Werner Aisslinger’s smart mobile home
The reason why real estate is also known as “immovable property” is because – by its very nature – it is tied to a particular place. The designer Werner Aisslinger has turned this concept on its head with his ingenious loftcube: a transportable temporary home that offers urban nomads the greatest possible freedom in the smallest possible space.
At the “Berliner Designmai 2003”, Aisslinger put the prototype of his futuristic white cube on the roof of a former cold storage warehouse on the banks of the river Spree. The Loftcube consists of a 39-square-metre steel frame structure with a covering of fibreglass-reinforced plastic. With windows reaching down to the floor and supported on 1.50-metre legs, it gives you a privileged view of the city’s rooftops. And when you’re tired of the view, the cube can be packed up and moved elsewhere within days, as it only weighs nine tonnes (or eleven, for the larger 55 m2 version). All its parts can be accommodated in two standard shipping containers.
Aisslinger’s “Tree Lights” and the rest of the lighting in the Loftcube were installed by Berker Integro (see the page on the right). In the deluxe version, the Berker Master Control performs this task. The smart touch panel is also ideal for controlling a network of Loftcubes to form a residential or office unit. In order to create as much airiness and transparency as possible in such a limited space, Aisslinger developed a row of ingenious and practical bathroom and kitchen panels with Corian surfaces by Dupont where, for example, the shower head also functions as a kitchen tap. The kitchen counter is a modified bulthaup B3 kitchen, while the domestic engineering is controlled by switches and systems supplied by Berker. “Its minimalist design means the Berker Integro is ideal for the Loftcube”, says Aisslinger. He also said it was a logical decision to opt for Berker Master Control for the two deluxe models, the “Passion” and the “Werner Aisslinger Edition”. “The Loftcube looks like an intelligent building, so it makes sense to use a truly intelligent control panel for the lighting, heating and blinds.”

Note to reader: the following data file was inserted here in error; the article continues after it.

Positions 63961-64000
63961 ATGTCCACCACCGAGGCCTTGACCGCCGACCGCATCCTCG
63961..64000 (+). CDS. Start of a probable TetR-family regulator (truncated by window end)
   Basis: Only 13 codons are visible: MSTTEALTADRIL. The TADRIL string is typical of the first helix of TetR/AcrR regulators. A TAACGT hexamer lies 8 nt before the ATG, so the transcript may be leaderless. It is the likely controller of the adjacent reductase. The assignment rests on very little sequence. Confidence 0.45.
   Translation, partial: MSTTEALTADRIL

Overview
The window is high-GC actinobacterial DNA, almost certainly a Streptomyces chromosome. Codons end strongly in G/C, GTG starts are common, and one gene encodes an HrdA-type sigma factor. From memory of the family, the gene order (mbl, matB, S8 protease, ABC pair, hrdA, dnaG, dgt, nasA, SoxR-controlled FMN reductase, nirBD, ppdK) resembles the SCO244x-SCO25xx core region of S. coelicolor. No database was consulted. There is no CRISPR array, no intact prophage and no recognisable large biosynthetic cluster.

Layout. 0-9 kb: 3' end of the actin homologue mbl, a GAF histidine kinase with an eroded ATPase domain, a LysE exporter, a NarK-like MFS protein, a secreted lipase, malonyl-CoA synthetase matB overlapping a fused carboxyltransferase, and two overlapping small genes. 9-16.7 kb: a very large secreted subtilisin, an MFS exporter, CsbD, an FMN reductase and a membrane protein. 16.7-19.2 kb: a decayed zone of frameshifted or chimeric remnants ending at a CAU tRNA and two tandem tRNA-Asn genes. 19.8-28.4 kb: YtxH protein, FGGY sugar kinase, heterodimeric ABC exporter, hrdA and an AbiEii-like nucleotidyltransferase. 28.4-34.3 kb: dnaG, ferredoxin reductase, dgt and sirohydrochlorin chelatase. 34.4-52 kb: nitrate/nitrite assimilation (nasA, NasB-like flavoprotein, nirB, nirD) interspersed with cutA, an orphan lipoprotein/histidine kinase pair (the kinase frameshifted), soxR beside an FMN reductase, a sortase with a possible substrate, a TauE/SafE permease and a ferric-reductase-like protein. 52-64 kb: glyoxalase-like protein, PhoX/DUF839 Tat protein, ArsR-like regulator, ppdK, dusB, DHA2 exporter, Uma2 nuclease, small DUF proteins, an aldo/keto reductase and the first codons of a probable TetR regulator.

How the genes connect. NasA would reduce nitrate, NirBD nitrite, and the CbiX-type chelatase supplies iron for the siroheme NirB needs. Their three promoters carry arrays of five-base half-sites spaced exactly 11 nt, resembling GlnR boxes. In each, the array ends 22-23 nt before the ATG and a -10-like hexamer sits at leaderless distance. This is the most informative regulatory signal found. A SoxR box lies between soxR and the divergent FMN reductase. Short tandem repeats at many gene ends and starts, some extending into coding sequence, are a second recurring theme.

This concept has been enthusiastically received by cosmopolitans and design fans all over the world. New York investors dream of Loftcubes on top of skyscrapers. Clients from Tokyo and London seek to avoid the astronomical prices for houses and apartments by putting a Loftcube on the roof and living there permanently. Fans of design and architecture want to use the cube simply as a summer house, holiday home, guest house or office. Aisslinger advises anyone who is seriously interested to first look at the conditions on site (such as rooftop safety or access to service pipes and cables), as well as the tolerance of the local planning authorities. “In our experience,” he says, “the hurdles are lower than you think.”